Snoozing fibs: It appears full-time working American women claim to sleep less than they actually do. When responding to a 2007 National Sleep Foundation poll, women said they clocked about six hours of sleep in an average weeknight. But that snooze time may actually be closer to eight hours on average when figuring in weekend sleep time, says an American Time Use Survey. In a Forbes story, Cali Williams Yost, owner of Work + Life Fit Inc., says the discrepancy can be chalked up to female competiveness. “Like taking all of your vacation, for some reason, wanting and getting sleep symbolizes a less than 100 percent commitment not only to your job but your family,” she says.

Rock on: In the last year, 36 percent of baby boomers have gone to a professional sporting event, while 22 percent have attended live theater, says a Scarborough study. Some 14 percent have visited an art museum while 12 percent have gone to a rock concert.

Their own worst enemies: Some 42 percent of women in a survey commissioned by Real Simple say they do not have enough free time, but admit much of their problem (check out the rest here)

Friday, March 23, 2012

5 Things to Consider Before Hiring a Career Coach

Americans love a quick fix and I'm one of them. I never go anywhere without Super Glue. Break a nail? I zap it with Super Glue. The wheel falls off my office chair? Super Glue does the trick.

But when it comes to fixing your career or finding a new job, the going can be a lot slower. Many people think a career coach will be the Super Glue for them, but it doesn't exactly work that way. Here's a a story I did for Gannett/USAToday on career coaches and what you can expect....

You may decide to hire a career coach if you're stuck in your job search or feel that your career needs to head in a new direction.

But several months after meeting with your coach, you're not one step closer to a job.

Now, you're out hundreds of dollars in coaching fees and are ready to spit nails because you're so frustrated with the coach's advice.

What went wrong?

First, you might not have done your homework or might have chosen a career coach with little experience or past success. Or, perhaps you saw the coach as a personal assistant who would find a job for you and all you would be required to do is show up and sign the employment papers.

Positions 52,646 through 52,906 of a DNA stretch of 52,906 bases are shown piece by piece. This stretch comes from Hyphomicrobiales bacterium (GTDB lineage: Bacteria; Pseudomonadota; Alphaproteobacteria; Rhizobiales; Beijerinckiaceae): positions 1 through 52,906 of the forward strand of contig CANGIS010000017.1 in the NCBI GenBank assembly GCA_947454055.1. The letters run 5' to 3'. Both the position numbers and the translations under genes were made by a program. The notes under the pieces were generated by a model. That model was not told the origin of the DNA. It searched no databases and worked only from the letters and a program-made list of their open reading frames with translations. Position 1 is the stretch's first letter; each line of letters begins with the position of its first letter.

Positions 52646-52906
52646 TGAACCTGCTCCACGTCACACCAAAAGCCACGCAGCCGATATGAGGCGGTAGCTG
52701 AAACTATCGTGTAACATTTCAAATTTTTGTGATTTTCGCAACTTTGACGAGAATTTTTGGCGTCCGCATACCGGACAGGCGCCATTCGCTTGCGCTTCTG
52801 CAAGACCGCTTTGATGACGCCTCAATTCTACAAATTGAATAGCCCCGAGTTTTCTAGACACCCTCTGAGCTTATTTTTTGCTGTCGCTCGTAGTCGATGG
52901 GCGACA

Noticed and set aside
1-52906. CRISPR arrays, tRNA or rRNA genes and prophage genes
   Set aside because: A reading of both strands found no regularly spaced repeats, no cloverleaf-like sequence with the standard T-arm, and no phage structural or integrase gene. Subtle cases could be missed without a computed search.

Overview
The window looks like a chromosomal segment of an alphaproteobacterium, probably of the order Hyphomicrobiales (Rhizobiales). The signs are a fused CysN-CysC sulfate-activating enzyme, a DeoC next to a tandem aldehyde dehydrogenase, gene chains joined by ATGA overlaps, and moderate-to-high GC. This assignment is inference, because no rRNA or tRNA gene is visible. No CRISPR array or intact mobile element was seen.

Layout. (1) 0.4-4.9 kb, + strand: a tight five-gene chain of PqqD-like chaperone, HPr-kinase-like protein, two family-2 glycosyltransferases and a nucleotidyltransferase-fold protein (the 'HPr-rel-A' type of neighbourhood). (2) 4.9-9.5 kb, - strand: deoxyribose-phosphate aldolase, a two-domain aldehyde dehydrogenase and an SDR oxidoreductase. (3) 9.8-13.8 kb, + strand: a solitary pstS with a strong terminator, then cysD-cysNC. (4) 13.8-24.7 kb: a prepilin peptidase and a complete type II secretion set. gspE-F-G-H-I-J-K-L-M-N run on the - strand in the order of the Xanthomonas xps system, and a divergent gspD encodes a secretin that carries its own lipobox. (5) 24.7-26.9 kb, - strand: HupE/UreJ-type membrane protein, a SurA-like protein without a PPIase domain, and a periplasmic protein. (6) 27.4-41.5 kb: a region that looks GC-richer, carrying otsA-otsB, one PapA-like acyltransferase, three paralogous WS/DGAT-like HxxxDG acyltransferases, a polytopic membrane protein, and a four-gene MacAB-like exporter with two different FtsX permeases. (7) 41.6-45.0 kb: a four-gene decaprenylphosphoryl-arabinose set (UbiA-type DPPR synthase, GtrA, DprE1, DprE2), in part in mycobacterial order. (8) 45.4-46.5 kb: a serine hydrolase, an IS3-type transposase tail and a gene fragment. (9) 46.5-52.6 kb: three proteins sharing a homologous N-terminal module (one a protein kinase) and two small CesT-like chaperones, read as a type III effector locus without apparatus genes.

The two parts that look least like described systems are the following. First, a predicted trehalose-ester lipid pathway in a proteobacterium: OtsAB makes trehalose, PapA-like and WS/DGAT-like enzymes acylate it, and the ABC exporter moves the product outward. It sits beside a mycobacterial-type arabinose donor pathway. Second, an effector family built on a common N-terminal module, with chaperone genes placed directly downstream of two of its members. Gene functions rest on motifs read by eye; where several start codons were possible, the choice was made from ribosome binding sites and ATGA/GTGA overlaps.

Missteps like that can lead to frustration for the career coach and the client.

Jane Trnka, career coach for the master's of business administration programs at Rollins College in Winter Park, Fla., says many people don't have the right idea about what a career coach can and cannot do.

"Overall, a career coach is somebody who guides you and provides tools and resources to help you with your career, whether you're just starting out or are currently employed," she says. "What they don't do is let you remove all accountability find a job for you."

Career coaches also often are the folks to take a bashing if things don't go well or are the "best thing since sliced bread" when clients are happy, she says.

With a little Dr. Phil thrown in, they encourage, commiserate and counsel clients who are going through a myriad of emotions as they search for a job or navigate career changes, she says.

"You have to be pretty thick skinned to be a career coach," she says. "You can get blamed by someone who says, 'You didn't do anything for me,' and you have to turn that around and say, 'Well, you didn't do anything for yourself.' "

That brings up a key point: You're going to responsible for much of the heavy lifting. That means career coaches will give you homework that includes tapping into your network and developing new contacts, exploring your strengths and weaknesses and working on a resume.

"Researching a job is a job in itself," Trnka says. "The coach's job is keeping you on the right path and making sure you don't take something willy-nilly. They understand the urgency of finding a job, but they want to make sure you're taking something that fits."

A career coach may ask to meet with you for several days in a row in the beginning, and then twice a week as your task list grows. The coach also may continue to counsel you even after you get a job to make sure you keep up your network, update your resume and help out anyone else who needs it, Trnka says.

So, how do you make sure you choose a career coach who is a good match for you? Trnka offers some advice:

1. Ask for recommendations. Choose a career coach after talking to others who have successfully used the coach.

2. Interview the coach. Before meeting for the first time, check out the coach's LinkedIn profile but also be prepared to ask the coach to talk about his or her qualifications and background in person, Trnka says.

3. Request specifics. "Ask the coach what are the tools and resources that will be used in your career strategy plan," Trnka says. "Ask for the coach's perspective on career searches."

4. Know the expectations. Many clients face an unpleasant surprise when they learn they may spend hours working on just one assignment from a career coach. Ask about the work you will do and about how long it will take, so you have a clear idea of the time and energy commitment.